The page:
Star Trek: Voyager
Air date: 1/23/1995
Teleplay by Brannon Braga
Story by Jim Trombetta
Directed by Kim Friedman
Review by Jamahl Epsicokhan
"I'm not just a doctor. I've been designed with the information from 2,000 medical reference sources and the experience of 47 individual medical officers. I am the embodiment of modern medicine." — Doctor
On their way home from the Delta Quadrant at maximum warp, a journey that will take them some 75 years, the crew of the Voyager encounters its first adventure—becoming caught in a temporal singularity while trying to rescue a trapped ship. The trapped ship turns out to be a temporal reflection of the Voyager itself.
The technobabble-laden plot involving this singularity is something the Next Generation writers would probably only deliver if they were desperate for a story. Considering the Voyager is out in the middle of completely unknown territory with infinite possibilities of adventure and discovery, seeing a plot like this on the second episode is a letdown.
Fortunately, "Parallax" serves its purpose as the series' first one-hour episode by developing the characters in the genuine Trek style. Unlike the pilot, this one picks a few characters and works with them, rather than spreading it around so much. This makes an easier dramatic line to follow, as the story concentrates on just a couple of people, rather than trying to attack the whole ensemble.
The episode opens with an amusing teaser in which senior engineer Carey (Josh Clark) reports to sickbay with a broken nose after getting into a fight with hot-headed former Maquis B'Elanna Torres. This stresses what will hopefully be a conflict in the series for a while—the uneasy tension between the Starfleet officers and the Maquis. Tuvok wants to put Torres in the brig over the matter. Meanwhile, exaggerations of the incident lead some of the less conservative Maquis to come to Chakotay and tell him they will support him in a mutiny to take over the ship. (He refuses, of course, and tells them they will be in big trouble if they even think about it again.)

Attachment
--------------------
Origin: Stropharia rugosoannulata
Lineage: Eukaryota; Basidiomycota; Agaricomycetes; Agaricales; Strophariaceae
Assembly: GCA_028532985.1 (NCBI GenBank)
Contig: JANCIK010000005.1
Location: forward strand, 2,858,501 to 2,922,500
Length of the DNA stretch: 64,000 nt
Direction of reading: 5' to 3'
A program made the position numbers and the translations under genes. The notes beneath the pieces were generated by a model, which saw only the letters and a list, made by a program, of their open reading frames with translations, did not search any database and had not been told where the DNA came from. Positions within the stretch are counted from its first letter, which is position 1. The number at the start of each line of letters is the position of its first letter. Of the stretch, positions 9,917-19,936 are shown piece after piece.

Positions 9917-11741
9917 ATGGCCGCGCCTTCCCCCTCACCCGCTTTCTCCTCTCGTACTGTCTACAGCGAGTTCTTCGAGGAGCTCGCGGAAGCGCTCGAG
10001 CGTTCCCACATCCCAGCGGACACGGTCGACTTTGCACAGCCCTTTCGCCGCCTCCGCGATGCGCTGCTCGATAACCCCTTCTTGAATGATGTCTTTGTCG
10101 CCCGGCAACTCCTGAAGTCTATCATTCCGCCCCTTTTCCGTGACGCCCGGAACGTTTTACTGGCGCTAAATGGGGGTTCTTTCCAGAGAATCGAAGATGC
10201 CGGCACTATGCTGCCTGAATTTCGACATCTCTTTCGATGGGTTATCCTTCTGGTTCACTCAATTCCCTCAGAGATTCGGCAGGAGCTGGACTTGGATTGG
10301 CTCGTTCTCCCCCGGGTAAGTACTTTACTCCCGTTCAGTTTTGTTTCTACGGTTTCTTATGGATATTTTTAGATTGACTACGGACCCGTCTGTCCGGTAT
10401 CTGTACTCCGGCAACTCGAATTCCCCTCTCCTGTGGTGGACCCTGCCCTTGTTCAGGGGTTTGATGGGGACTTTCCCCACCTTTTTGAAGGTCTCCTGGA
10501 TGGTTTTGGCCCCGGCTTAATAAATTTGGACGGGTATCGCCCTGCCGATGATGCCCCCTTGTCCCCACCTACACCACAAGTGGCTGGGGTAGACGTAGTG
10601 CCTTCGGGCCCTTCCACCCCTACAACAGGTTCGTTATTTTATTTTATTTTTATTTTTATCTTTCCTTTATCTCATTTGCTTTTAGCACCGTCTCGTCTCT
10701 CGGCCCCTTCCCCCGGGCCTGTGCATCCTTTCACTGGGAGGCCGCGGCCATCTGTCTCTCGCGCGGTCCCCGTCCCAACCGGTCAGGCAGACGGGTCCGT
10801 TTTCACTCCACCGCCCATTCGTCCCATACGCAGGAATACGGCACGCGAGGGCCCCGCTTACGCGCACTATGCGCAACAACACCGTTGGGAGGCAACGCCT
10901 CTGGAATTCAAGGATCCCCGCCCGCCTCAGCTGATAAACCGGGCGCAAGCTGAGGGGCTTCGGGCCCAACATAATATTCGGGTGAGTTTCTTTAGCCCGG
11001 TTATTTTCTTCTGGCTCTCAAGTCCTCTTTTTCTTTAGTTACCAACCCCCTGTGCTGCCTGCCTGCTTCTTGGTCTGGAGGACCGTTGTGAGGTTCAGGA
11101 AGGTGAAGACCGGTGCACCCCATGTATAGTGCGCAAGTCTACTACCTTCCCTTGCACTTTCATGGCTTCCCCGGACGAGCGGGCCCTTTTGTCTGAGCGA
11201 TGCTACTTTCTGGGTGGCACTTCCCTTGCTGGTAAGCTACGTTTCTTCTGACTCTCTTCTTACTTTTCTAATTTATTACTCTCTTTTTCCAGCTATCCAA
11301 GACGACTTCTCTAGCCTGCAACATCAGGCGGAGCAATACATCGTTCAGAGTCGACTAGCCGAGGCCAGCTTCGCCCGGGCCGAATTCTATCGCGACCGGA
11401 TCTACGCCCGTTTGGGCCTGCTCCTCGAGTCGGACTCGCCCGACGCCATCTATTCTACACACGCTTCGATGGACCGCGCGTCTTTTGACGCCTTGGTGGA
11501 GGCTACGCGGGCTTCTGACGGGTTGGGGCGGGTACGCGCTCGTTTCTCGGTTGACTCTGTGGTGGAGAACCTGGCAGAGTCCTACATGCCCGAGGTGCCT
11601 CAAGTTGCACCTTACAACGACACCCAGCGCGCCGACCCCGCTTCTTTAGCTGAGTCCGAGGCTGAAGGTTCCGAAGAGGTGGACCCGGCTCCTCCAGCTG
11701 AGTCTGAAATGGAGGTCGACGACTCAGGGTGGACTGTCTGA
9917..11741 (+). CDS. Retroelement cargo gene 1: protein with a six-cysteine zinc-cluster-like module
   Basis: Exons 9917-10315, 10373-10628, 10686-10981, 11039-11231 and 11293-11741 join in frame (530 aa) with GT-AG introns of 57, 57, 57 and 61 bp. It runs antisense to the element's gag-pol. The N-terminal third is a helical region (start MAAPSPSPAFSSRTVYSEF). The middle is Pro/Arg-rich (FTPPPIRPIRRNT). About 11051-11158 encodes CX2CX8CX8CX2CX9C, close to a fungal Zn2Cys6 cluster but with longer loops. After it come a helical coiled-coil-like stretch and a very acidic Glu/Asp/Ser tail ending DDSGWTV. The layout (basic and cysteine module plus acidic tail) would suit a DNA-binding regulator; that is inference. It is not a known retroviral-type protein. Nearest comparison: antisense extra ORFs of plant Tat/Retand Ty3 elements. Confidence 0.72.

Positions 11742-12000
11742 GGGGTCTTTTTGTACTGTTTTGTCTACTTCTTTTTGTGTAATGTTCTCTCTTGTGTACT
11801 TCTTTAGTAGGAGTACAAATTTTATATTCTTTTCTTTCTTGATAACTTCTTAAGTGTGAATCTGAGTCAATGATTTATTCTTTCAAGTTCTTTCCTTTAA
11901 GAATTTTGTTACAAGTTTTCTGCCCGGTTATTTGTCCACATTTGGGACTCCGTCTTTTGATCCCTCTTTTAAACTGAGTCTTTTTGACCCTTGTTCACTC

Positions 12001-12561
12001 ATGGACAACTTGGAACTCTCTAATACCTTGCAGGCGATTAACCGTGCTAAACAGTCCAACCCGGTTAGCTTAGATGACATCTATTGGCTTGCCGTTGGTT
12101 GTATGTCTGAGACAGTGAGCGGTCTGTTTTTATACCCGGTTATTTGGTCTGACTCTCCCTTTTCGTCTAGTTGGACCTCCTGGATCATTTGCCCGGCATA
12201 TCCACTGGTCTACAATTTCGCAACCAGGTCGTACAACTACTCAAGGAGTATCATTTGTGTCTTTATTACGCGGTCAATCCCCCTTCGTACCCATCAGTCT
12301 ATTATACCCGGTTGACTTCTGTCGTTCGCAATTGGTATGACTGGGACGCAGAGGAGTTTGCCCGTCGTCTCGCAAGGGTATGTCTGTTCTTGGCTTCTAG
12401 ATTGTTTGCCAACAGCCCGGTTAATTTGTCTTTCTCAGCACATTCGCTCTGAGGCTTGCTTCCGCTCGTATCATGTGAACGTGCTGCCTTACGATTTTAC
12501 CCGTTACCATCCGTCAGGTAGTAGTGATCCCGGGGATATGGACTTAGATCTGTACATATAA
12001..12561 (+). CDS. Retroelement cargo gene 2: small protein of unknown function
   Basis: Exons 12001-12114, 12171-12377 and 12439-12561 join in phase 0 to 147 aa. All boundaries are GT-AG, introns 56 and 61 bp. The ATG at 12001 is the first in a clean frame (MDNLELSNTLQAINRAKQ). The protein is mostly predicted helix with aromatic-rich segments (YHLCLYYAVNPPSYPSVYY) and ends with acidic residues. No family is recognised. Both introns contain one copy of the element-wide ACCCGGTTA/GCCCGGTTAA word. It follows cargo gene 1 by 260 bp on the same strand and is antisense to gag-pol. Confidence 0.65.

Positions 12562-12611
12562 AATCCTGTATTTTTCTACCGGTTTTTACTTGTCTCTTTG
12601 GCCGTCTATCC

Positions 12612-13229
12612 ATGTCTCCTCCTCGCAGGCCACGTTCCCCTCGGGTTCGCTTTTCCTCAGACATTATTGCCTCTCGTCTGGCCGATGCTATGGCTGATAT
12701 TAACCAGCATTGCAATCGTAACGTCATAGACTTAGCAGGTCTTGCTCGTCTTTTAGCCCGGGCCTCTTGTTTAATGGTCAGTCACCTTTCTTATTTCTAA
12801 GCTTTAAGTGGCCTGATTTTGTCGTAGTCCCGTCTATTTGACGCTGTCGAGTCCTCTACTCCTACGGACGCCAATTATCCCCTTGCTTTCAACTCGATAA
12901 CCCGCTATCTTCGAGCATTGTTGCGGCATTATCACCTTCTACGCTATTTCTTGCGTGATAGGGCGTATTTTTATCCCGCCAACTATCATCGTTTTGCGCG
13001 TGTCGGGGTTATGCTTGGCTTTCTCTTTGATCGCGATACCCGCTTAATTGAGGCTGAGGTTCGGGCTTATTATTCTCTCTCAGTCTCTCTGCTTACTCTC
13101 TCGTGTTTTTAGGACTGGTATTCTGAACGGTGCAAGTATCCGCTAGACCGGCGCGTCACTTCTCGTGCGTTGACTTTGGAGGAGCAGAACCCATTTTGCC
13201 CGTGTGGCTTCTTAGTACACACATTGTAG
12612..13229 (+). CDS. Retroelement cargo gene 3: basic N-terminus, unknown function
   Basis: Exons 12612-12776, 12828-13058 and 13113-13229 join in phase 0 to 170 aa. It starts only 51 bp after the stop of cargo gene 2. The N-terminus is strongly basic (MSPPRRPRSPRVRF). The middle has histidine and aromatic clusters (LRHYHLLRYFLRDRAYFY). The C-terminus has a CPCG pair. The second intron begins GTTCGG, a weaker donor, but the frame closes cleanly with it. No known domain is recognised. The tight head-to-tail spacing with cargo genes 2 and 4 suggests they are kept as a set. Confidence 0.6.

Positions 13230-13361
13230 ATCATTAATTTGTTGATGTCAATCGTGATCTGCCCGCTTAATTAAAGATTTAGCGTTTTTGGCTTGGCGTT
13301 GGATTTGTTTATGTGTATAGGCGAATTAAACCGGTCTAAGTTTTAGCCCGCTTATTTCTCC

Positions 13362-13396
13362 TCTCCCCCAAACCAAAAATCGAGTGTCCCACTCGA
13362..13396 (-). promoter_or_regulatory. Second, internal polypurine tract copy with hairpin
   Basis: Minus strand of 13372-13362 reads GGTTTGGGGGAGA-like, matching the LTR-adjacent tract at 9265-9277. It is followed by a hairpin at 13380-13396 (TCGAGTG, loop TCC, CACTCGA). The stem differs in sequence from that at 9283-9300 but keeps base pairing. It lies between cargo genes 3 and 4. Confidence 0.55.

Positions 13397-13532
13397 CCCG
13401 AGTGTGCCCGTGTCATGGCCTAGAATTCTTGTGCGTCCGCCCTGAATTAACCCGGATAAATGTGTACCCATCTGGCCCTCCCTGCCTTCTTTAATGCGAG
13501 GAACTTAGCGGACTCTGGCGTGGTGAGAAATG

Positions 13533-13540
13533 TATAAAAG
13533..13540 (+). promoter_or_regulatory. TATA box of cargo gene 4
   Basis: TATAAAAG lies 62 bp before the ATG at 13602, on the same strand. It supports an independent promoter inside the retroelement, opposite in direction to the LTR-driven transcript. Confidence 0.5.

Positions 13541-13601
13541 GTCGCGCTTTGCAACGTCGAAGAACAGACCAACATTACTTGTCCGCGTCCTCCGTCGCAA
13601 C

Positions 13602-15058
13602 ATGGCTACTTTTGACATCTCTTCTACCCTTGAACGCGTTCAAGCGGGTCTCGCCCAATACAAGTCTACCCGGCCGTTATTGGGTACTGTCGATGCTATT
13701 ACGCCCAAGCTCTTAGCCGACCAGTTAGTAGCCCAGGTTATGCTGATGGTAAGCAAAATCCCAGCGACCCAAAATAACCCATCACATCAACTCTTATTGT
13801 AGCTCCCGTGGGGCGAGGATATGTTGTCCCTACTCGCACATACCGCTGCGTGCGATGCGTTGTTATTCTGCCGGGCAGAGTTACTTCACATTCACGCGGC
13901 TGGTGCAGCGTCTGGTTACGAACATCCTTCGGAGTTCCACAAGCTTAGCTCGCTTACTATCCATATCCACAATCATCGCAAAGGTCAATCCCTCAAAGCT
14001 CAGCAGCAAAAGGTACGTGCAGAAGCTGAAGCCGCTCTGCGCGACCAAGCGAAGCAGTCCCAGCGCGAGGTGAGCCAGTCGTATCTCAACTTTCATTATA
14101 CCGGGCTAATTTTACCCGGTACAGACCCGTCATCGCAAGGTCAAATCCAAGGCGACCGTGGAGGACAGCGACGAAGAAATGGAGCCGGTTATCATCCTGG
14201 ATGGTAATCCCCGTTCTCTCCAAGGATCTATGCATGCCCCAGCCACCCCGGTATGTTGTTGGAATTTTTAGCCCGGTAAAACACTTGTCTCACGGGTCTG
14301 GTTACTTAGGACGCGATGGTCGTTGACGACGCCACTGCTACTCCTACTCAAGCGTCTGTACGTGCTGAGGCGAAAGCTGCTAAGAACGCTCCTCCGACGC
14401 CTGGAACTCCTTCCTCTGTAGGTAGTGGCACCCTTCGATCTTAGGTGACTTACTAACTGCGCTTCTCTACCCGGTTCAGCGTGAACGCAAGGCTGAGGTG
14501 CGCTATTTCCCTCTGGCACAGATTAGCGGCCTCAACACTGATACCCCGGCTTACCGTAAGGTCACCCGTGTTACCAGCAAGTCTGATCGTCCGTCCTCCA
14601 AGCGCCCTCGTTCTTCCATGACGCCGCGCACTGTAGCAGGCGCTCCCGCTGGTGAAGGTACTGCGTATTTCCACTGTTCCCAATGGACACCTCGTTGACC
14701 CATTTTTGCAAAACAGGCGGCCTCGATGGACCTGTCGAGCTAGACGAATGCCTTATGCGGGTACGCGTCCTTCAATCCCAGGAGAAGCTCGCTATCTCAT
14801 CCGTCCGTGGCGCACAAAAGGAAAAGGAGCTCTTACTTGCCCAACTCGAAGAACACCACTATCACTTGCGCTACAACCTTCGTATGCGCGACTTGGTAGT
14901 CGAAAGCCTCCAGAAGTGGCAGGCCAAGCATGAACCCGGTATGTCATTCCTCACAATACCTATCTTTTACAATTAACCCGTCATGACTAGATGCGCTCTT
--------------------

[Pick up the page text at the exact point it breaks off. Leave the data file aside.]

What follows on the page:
Janeway begins seeking replacements for the key officers lost in the pilot, including chief engineer and chief medical officer. After nominating Paris to train as a field doctor (since the holographic medic can't leave sickbay), Chakotay recommends Torres for chief engineer. The fight in engineering makes Janeway uncertain about Torres, but Chakotay tells Janeway to keep Torres in mind. The two are obviously separated on the matter, and when Chakotay goes over her head involving an engineering matter, Janeway calls him into the ready room. Here we get a relatively fiery scene between them regarding the Maquis' position and ranking on the ship. (The conversation ends with Chakotay forcefully saying "Permission to leave," without much of a question mark behind it.)
This is the setup for the somewhat cliched premise where Torres has to prove herself worthy to the captain. Fortunately, the writing is sincere, and scenes between Torres and the captain are on-target. In staff meeting, Torres solves the singularity's mystery in thirty seconds flat and partially wins Janeway over. Janeway, who could probably take on Geordi LaForge in a technobabble match, has some ideas on how to escape the singularity and realizes Torres has the experience to take on the serious technical situation. Janeway doesn't doubt Torres' ability to apply her engineering skills, but she needs to be sure Torres has the ability to give and take orders.
To escape the singularity, Torres and Janeway take a shuttlecraft out to open a crack in the field using technobabble procedures, etc., so the Voyager can fit through. When returning, the singularity's bizarre properties cause confusion when the temporal reflection of the Voyager reappears. The two can't tell which is the real ship. They must choose one to land on, as both ships show identical properties when scanned. With time to escape running out, they must make a decision. They both do—they choose different ships.
Neither the technobabble, nor even the big decision really matters here. What matters is seeing these two get to know one other and earn each other's respect. The interaction further defines each of these characters' personalities and attitudes, laying foundation for future episodes.
Of course, the Voyager just barely escapes the singularity. Janeway gives Torres the position of Chief Engineer—Torres has much to learn, but Janeway has the utmost confidence in her. As the Voyager resumes its journey back to the Alpha Quadrant, "Parallax" displays Voyager's promise to true Star Trek character interaction while establishing some backstory. Too bad the plot is so tired.